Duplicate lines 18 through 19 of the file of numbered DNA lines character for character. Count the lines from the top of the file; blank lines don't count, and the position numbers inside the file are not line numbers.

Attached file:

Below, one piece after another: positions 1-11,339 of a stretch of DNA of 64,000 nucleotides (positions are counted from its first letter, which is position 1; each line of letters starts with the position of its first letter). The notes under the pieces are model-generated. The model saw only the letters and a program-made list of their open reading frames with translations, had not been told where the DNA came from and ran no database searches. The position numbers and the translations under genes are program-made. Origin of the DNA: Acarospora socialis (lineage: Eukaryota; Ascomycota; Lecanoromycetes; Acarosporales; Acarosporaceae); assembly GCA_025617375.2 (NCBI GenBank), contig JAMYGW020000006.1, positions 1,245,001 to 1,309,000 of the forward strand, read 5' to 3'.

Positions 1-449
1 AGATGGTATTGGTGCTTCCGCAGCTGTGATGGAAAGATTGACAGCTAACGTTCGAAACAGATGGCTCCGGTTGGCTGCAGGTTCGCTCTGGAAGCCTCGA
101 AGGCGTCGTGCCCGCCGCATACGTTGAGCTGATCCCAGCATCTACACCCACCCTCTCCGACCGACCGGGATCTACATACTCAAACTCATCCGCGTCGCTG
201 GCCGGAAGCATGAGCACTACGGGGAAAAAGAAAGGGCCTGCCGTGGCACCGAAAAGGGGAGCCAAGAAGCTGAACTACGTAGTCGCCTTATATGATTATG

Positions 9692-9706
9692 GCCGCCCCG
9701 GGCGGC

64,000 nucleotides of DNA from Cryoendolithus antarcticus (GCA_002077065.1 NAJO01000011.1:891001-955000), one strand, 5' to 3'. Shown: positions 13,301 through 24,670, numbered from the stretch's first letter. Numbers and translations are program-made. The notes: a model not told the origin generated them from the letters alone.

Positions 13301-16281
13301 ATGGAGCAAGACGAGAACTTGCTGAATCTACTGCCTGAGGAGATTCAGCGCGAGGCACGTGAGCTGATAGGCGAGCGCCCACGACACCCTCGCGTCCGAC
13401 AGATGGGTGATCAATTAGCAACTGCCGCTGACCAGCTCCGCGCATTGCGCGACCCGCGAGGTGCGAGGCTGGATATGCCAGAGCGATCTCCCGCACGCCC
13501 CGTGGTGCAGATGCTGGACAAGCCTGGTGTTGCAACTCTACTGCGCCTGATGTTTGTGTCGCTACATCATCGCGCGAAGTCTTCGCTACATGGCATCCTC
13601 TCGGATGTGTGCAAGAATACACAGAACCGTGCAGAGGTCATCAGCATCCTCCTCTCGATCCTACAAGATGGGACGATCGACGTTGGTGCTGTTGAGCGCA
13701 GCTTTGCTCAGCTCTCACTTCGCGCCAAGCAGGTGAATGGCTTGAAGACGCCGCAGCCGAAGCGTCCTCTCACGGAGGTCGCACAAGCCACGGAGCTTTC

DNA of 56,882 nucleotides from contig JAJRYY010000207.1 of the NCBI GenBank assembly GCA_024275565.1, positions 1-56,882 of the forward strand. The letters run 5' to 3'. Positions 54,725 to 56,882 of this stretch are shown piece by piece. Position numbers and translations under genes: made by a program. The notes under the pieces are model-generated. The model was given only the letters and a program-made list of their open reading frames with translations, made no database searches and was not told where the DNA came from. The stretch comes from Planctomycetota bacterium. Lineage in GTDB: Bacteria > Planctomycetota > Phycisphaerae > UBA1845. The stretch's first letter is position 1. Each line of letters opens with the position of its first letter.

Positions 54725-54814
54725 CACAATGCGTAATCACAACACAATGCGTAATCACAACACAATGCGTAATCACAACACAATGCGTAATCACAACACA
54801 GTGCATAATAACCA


54725 CACAATGCGTAATCACAACACAATGCGTAATCACAACACAATGCGTAATCACAACACAATGCGTAATCACAACACA
54801 GTGCATAATAACCA